Linda Thompson was an English major in college and a coordinator of gifted programs in her professional life. Linda is a 1970 graduate of Westminster college with a BA in English and a minor in secondary education. She then completed an MA in gifted education at Kean College of New Jersey, now Kean University, in 1983.
Linda has always been a firm believer that the arts are what keep us centered and in touch with nature and the beauty of the world. About 15 years ago she and her husband spent an adventuresome five years living in Brazil. While there, with few friends and limited fluency in Portuguese, she discovered a weaving teacher who spoke English. Linda relates that the language she mastered during that time was that of warp and weft, not Portuguese. It gave her a calm pursuit in the turmoil that surrounds one when one is far away from family and trying to fit into a new culture.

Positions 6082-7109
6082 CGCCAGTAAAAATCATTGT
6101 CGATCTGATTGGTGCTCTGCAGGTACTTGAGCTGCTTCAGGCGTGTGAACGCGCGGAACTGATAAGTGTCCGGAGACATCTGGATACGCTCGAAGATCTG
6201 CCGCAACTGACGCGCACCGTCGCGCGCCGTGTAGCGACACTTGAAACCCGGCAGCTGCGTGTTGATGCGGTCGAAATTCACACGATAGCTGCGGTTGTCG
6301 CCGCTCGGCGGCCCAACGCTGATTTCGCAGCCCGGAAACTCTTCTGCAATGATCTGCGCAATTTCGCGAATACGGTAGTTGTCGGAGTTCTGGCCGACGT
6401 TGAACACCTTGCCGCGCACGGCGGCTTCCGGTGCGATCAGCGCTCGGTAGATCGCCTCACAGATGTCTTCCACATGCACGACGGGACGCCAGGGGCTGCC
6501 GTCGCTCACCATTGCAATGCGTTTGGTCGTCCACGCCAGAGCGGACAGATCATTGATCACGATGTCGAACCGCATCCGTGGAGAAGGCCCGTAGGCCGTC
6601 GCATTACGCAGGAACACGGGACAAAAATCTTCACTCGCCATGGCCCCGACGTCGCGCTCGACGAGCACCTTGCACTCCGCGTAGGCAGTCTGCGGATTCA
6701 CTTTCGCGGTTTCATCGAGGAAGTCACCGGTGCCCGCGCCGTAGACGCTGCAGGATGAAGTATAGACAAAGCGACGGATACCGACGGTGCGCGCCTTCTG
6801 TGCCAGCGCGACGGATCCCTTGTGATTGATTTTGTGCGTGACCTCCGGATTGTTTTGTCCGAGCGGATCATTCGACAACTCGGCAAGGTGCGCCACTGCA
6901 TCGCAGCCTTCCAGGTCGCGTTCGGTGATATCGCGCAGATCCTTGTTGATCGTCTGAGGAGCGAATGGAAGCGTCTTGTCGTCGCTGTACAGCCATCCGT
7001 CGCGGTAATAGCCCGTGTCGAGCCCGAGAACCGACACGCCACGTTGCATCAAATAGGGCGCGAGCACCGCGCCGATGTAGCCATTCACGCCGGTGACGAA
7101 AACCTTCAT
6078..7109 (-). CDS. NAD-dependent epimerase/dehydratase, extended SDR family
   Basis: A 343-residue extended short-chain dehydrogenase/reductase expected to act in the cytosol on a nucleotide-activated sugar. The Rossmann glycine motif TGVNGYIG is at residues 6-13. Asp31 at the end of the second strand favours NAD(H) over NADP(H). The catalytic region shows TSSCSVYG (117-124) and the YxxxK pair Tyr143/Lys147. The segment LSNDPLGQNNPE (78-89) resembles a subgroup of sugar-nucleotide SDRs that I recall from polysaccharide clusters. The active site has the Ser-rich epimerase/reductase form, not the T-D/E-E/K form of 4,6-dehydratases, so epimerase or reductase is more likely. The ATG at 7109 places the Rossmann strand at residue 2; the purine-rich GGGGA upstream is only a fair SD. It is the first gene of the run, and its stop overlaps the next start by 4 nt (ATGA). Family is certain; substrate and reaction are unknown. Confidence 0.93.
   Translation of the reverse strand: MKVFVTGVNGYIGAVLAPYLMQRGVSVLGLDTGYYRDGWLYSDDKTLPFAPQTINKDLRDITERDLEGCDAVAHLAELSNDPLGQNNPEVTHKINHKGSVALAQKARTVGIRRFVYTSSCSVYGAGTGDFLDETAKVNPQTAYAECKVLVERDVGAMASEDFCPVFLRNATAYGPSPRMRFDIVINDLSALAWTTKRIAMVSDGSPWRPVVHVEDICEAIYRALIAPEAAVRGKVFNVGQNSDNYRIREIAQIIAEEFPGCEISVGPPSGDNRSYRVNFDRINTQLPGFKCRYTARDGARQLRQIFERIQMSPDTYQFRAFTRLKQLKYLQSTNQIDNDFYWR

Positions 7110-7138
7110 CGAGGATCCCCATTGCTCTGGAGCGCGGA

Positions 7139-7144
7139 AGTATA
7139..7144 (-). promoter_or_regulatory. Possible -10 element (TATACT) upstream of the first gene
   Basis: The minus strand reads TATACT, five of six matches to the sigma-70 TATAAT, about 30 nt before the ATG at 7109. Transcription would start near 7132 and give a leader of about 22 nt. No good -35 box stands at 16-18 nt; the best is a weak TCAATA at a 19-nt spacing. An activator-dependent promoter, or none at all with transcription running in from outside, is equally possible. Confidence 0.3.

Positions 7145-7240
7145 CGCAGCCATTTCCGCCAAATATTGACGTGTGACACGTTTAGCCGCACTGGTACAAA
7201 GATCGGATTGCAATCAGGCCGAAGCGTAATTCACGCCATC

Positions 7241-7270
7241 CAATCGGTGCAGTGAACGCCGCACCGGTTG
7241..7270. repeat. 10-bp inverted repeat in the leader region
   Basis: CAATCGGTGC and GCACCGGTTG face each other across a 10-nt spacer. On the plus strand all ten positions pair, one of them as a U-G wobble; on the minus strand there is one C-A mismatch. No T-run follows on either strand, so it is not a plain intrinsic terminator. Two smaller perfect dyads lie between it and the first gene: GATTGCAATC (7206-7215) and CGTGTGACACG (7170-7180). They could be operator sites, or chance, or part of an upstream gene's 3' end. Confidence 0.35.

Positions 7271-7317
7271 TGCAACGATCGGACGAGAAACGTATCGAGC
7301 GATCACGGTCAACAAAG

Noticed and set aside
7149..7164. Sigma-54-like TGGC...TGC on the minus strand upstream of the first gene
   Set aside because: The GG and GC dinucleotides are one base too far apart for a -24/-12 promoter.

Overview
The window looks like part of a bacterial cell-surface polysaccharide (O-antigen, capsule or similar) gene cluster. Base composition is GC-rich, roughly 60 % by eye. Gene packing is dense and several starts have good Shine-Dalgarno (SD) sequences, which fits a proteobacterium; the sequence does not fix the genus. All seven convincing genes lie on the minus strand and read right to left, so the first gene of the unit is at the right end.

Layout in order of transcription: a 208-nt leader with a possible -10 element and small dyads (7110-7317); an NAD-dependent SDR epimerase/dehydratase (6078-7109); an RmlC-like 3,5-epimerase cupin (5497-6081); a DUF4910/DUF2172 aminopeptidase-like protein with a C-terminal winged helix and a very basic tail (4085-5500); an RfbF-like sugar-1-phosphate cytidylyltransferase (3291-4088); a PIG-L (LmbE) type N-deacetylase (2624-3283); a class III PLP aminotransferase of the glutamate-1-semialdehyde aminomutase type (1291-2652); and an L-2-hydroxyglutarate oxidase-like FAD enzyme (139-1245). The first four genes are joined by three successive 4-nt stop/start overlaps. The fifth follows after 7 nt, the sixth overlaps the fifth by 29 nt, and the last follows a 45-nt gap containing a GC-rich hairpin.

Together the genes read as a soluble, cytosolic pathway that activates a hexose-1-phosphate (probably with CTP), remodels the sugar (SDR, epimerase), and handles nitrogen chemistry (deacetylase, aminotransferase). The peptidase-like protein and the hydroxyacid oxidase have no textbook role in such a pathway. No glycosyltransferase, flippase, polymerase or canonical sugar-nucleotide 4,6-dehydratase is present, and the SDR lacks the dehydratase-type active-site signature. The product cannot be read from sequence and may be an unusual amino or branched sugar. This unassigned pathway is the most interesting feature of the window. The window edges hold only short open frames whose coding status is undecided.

Upon her return to the US, she continued to weave, searching for another artistic outlet. A quilter friend introduced her to fabric-coiled baskets and she has found great satisfaction watching the baskets, each unique, and often not exactly as planned, emerge from the sewing machine. The challenges met and the personal flair she’s been able to insert have brought great satisfaction and relaxation. In addition to baskets, she is learning Zentangle, a contemplative art form that provides her with a graphic art pursuit to round out her creative repertoire.